There’s no crack, no edge, nothing to indicate how it was put around my neck.
I jam all my fingers between my skin and the plastic and pull with all my might. The collar flexes ever-so-slightly but doesn’t give.
Dammit! I cry out and try again.
I pull with all the strength God gave me. It’s not enough. I try again, and again, and again.
I realize I’m panting at this point. The exertion has me almost hyperventilating.
I drop my hands. It’s just a stupid, harmless little piece of plastic. Why do I want it off so much?
Because the idea of having anything foreign touch your skin is repulsive.
The voice is right, as always. But what can I do? The collar is bound to be part of the mind game in which I’m an unwitting participant. Reacting the way I just did is probably exactly what my captor wants. He—and I am certain it’s a “he” now, from the wording of the letter—wants me to feel terrified.
I will not give him the pleasure. I return to the letter and continue to read:
…applaud your perspicacity! You should know, however, that it is not an ordinary collar. Contained inside is a small positioning chip and two electrodes. They become activated the moment you stray outside your designated safe zone.
The string around your foot offers a conservative estimation of the distance you may roam past the marble column. Stay close, and you will remain untroubled. I am told that the electric shock the collar provides, while not lethal, can be quite unpleasant.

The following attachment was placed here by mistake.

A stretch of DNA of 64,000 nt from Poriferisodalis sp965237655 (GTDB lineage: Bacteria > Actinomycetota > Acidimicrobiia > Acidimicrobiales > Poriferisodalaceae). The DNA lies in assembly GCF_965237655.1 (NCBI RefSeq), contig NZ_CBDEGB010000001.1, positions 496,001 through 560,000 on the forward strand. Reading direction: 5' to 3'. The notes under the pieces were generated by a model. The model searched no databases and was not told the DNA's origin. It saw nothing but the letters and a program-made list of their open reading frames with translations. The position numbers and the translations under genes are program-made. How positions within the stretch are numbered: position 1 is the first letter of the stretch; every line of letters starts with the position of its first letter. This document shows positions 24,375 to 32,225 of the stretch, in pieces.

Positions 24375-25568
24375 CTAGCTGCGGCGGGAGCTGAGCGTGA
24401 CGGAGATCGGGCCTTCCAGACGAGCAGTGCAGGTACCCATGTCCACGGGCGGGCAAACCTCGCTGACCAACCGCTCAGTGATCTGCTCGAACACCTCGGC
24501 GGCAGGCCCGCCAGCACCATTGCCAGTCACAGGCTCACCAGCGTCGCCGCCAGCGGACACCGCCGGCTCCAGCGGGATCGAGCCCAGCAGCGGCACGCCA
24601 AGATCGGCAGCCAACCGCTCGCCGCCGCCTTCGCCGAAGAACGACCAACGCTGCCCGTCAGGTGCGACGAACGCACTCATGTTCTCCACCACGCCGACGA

My spine goes absolutely straight and I forget to breathe. Now the collar has meaning. It feels like a live serpent wrapped around my neck.
My eyes are wide as I look down to my foot. The piece of string is still there, but it’s not connected to the one linked to the pillar.
I’d ripped it like a moron.
How far do I dare go? I’ll have to retie the string—unless I find a way to get the collar off my neck, first.
Another thought occurs to me:
Maybe this is a bluff? Does the collar really have an electrode in it? It’s so thin. Where would it draw power from?
I stand up. Assuming the collar is rigged, and the pillar is the center point… but that’s just what he wants me to believe, isn’t it? The letter claims there’s a door behind the drapes. It could be my path to freedom. I would have to be an idiot to stay here without testing the boundary myself.